How Igbo Assimilated to the European In Things Fall Apart
European Assimilation in Igbo Society
In the 1900s, Europeans reached Africa to spread their culture and religion. Europeans teaching the seemingly primitive people of Africa about religion and civilizations seems like a positive action to do. However, in the novel Things Fall Apart, Chinua Achebe shows the positive and negative aspects of European assimilation by providing a place for outcasts, but weakening Igbo society.
The European church provided refuge for outcasts and people that questioned Igbo culture. In Igbo culture, a set of twins were generally viewed as a bad omen; women who gave birth to twins were looked down upon for giving birth to these so called abominations. The church shows its acceptance when accepting a women who gave birth to twins multiple times. Her husband’s family disliked her because of this, yet despite the family’s thoughts, the church welcomed her warmly. The church provided comfort and care for the women. The church didn’t just accept women giving birth to twins; they also accepted outcasts:
These outcasts, or osu, seeing that the new religion welcomed twins and such abominations, thought that it was possible that they would be received…
‘Before God’, he (Mr.Kiaga) said, ‘there is no slave or free. We are all children of God and we must receive these our brothers’.
‘You do not understand,’ said one of the converts. ‘What will the heathen say of us when they hear that we receiver osu into our midst? They will laugh’ ’Let them laugh.’ said Mr.Kiaga (155-156)
The church’s ideology of social equality among everyone allows the outcasts into the church. In the church, the outcasts were no longer viewed as worthless as they were in Igbo society, they are now viewed as equal human beings. Some Igbo people agreed with the church beliefs and went on to being part of the new religion. One prominent example is Nwoye, seeing the church’s acceptance and their beliefs, realized that his beliefs are more similar to the church’s than his father’s. Nwoye never believed in being very masculine like his father wanted him to be. He also questioned many traditions of the Igbo people, such as why twins are a bad omen. Nwoye’s contrasting views and constant questioning of traditions made him feel like an outcast in Igbo society. Yet in the Church, he felt more of a connection with their values, making him feel more accepted than in Igbo society.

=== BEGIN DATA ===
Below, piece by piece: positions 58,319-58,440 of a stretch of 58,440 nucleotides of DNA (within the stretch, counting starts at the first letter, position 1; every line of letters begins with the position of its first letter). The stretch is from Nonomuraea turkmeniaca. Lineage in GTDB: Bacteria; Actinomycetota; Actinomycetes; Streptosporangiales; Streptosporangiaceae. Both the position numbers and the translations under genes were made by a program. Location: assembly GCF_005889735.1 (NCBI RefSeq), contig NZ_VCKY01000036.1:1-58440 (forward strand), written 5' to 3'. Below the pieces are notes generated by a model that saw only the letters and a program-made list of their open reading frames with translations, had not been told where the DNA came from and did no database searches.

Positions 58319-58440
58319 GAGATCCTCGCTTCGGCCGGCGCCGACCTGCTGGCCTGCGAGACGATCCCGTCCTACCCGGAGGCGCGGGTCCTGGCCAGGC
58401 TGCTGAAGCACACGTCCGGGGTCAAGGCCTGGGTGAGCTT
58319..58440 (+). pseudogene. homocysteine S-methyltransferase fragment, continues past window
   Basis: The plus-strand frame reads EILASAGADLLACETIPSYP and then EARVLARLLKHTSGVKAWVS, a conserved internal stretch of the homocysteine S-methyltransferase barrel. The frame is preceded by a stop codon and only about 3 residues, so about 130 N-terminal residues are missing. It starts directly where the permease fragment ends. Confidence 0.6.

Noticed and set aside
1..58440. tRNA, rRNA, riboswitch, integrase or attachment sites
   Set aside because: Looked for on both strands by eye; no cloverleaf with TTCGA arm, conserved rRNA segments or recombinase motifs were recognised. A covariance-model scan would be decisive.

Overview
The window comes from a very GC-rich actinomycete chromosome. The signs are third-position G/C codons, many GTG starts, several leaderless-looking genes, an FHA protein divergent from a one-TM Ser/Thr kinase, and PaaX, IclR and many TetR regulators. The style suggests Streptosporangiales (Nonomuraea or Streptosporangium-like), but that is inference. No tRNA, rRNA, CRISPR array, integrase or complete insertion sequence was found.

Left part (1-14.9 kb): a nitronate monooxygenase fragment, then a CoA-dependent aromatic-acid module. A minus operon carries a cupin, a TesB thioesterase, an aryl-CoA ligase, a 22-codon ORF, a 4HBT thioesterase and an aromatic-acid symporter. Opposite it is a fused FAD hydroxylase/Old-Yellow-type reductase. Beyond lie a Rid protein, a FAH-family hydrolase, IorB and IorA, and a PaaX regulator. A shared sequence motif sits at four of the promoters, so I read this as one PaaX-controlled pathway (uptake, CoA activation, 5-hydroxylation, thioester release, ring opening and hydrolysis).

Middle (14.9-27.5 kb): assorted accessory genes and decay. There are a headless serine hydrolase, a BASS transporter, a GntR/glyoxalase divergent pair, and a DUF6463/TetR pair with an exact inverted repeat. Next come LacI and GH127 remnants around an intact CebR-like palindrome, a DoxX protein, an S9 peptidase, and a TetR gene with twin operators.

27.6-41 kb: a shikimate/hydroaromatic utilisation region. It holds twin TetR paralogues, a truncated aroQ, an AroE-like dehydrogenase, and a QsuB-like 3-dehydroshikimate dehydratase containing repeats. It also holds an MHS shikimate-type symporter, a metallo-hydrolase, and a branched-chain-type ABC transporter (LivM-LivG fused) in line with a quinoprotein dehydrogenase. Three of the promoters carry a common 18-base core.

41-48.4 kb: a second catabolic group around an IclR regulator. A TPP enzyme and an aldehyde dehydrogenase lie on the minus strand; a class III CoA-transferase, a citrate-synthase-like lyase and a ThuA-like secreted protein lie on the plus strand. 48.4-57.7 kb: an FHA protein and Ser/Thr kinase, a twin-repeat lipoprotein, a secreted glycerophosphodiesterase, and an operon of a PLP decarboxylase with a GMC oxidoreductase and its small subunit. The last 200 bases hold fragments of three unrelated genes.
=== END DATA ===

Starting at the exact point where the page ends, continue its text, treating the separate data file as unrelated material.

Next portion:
However, the arrival of Europeans weakened Igbo society by splitting up the clan and creating fear. The European missionaries initially gain interest from a few people, Nwoye was one of them. Okonkwo finds out about this and becomes very angry and beats Nwoye. Nwoye then runs away from home to become a Christian. This shows that the missionaries are breaking apart families, the roots of Igbo society. The Europeans did not only tear apart families, but also destroyed an entire clan. A few farmers of Abame killed a white man. In return, the white men killed most of the Abame clan, greatly reducing their numbers. The news of Europeans killing a large amount of people struck fear in the Igbo people. The fear of Europeans caused the Igbo people to be afraid to fight back against them, making them weak. Through fear, the Europeans gained power used to colonize the Igbo tribe: “The white man whose power you know too well has ordered this meeting to stop” (204). Initially, when the Europeans arrived, the Igbo people viewed them as harmless, they had no fear of them at all. After the Europeans displayed their military might and religious power, the Igbo people soon feared them. The Europeans took advantage of their fear and quickly took the opportunity to start colonizing the Igbo people. Soon, the Europeans established their own government alongside Igbo government.